Eastbound & Down appears in an aspect ratio of approximately 1.78:1 on these Blu-ray Discs. The series’ visuals never dazzled, but they looked fine.
Overall definition seemed good. Occasional wide shots looked a little soft, but those were the exception, not the rule. Most of the series provided nice clarity and definition. I noticed no jagged edges or moiré effects, and edge haloes remained absent. No source flaws appeared; the episodes were a bit grainy but that wasn’t a problem.
Colors looked nice. The series went with a slightly dusty palette in Mexico, but that wasn’t a heavy overlay; most of the shows opted for clear, full tones. Blacks were dark and tight, but shadows seemed less consistent; low-light shots could seem somewhat opaque. The mix of soft shots and shadow issues made this a “B-“, but I still thought it was satisfying.
Though I didn’t think much of the audio found with Season One, Season Two’s DTS-HD MA 5.1 soundtracks were surprisingly good. The episodes featured nice stereo music and opened up the soundscape in a positive manner. Elements like ball games and other outdoor sequences delivered a fair amount of activity and life that used the side and surround speakers in a pretty involving way.
I felt audio quality was usually good. Some edginess occasionally interfered with speech, but not to a terrible degree; most of the lines were natural and concise. Music seemed vivid and full, while effects appeared accurate and tight. I felt pretty happy with the audio here.
When we head to the extras, we start with audio commentaries for five episodes:
Chapter 7: writer/actor Danny McBride and writer/director Jody Hill.
Chapter 10: McBride, Hill and actor Steve Little.
Chapter 11: director David Gordon Green and production sound mixer Chris Gebert.
Chapter 12: Green and Gebert.
Chapter 13: McBride, Hill and Little.
Though all the chats offer good information, I’d say that the ones with Hill and McBride work best. Those dig into a nice variety of show-oriented elements and keep us entertained. With or without Little, we get some funny bits along with solid notes related to the series.
I don’t think the Green/Gebert tracks are quite as good, partially because they sag a bit more; we don’t find a lot of dead air, but they suffer from more gaps. Nonetheless, they still add useful material and deserve a listen. I liked the commentaries for the series’ first season, and these continue to work well.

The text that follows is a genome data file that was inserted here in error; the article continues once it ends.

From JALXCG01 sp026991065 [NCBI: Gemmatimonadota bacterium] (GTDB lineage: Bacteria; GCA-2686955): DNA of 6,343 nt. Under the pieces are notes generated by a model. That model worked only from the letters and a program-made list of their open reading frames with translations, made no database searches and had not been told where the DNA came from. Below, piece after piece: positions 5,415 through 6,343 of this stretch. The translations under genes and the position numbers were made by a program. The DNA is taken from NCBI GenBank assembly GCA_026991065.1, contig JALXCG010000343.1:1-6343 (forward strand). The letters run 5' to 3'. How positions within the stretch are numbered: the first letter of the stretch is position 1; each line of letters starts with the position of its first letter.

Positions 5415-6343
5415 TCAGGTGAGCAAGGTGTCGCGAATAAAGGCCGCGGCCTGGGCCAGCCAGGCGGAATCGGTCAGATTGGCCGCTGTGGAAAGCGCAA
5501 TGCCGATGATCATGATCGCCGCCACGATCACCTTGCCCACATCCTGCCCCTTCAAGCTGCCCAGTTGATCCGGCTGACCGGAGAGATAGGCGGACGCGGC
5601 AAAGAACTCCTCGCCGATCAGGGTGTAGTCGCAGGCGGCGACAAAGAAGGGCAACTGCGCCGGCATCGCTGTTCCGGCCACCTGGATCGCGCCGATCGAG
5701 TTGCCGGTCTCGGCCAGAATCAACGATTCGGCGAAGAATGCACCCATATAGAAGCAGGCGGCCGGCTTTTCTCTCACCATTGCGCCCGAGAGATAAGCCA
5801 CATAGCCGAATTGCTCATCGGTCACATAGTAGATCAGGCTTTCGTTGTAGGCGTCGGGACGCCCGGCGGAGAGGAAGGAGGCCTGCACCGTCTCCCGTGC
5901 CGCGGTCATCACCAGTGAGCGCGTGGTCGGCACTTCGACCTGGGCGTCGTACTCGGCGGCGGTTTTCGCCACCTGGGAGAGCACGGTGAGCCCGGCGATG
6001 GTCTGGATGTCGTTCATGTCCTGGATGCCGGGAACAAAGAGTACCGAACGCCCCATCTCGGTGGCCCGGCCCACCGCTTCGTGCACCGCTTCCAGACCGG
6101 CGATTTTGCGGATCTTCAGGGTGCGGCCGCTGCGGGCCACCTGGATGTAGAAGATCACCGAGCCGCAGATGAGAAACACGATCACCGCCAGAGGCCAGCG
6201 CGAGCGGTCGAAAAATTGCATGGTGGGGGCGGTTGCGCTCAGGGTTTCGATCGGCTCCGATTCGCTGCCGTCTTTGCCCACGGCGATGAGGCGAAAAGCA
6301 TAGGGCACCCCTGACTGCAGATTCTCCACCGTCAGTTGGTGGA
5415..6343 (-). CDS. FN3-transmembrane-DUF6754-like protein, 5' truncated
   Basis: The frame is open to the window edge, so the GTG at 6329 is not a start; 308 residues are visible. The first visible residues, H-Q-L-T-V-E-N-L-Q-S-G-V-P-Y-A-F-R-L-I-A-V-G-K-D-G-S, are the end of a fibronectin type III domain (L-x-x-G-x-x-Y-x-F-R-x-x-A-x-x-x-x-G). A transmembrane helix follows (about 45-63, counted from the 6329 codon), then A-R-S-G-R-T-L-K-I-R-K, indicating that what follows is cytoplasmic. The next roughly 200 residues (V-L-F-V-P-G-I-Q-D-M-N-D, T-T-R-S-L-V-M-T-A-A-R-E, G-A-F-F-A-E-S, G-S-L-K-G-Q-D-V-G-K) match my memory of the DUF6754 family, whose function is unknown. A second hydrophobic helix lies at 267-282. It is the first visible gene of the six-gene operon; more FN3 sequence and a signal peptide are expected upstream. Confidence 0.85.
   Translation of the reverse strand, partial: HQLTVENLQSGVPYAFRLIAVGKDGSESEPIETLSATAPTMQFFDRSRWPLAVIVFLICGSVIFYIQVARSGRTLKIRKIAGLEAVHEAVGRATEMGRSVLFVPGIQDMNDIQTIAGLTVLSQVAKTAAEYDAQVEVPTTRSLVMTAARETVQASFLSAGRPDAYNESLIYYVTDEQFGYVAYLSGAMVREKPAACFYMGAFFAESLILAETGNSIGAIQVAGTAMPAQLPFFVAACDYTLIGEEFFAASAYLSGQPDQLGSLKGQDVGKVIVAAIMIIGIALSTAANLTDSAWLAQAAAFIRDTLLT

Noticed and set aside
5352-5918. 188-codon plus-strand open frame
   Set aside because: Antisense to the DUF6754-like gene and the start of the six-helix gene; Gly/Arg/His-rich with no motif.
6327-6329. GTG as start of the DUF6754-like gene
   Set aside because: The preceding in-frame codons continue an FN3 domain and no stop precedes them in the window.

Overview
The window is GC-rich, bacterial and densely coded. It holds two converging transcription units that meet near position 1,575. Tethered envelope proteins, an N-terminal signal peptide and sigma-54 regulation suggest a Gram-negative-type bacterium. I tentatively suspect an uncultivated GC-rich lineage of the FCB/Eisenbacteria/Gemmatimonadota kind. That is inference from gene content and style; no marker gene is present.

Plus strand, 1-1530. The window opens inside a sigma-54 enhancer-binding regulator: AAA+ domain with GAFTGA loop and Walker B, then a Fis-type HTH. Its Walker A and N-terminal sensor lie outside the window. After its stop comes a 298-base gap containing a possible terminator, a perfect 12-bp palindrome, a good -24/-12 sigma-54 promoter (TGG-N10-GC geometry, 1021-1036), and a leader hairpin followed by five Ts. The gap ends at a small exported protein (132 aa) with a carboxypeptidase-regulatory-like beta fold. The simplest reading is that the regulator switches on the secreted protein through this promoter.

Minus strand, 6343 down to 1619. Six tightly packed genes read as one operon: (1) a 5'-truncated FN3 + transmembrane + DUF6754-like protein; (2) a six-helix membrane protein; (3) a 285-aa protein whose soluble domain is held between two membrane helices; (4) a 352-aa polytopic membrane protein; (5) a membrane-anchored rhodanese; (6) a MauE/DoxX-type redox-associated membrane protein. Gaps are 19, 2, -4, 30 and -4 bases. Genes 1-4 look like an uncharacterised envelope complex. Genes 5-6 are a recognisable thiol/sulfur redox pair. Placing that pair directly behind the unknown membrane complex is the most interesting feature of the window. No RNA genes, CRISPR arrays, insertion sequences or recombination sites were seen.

Two featurettes appear. Invitation to the Set runs eight minutes, 29 seconds as it offers notes from McBride, Hill, Green, Little, executive producer Chris Henchy, writer Shawn Harwell, producer Stephanie Laing, and actors Deep Roy, Ana de la Reguera, Don Johnson, Matthew McConaughey, Andrew Daly, Katy Mixon, Marco Rodriguez, Efren Ramirez, Adam Scott and Michael Peña. This is a general series promo that discusses aspect of the season. We get a few decent facts, but “Set” exists mostly to tout the series, so don’t expect much from it.
Big Red Cockfighting lasts four minutes, 17 seconds and offers notes from Hill, McBride, Henchy, Harwell, stand-by painter Wilhelm Perez, and cock wrangler Eric Colon. We get some notes about shooting the series’ cockfighting scenes. A handful of good comments emerge, but mostly the featurette likes to throw out puns related to “cock”.
12 Deleted Scenes fill a total of 16 minutes. Of the supporting characters, Sebastian gets the biggest boost, as we see a fair amount more from him. Otherwise, we find more nuttiness with Kenny; a couple of other minor bits emerge, but nothing major. The pieces are often amusing, though, so they’re worth a look.
We also find a collection of Outtakes. These occupy 11 minutes, 38 seconds as they show the standard roster of goofs and giggles. I hoped for a bunch of alternate lines, as they would’ve made the reel more interesting; almost 12 minutes of bloopers gets tiresome.
Although I liked the series’ first season quite a lot, Season Two of Eastbound and Down seems less exciting. It’s still generally entertaining, but it’s not as fun and interesting as the initial year. The Blu-ray provides decent to good picture and audio along with a smattering of reasonably useful supplements. Season Two of Eastbound has its moments and leaves me interested in the next set of shows, but it’s still a bit of a disappointment.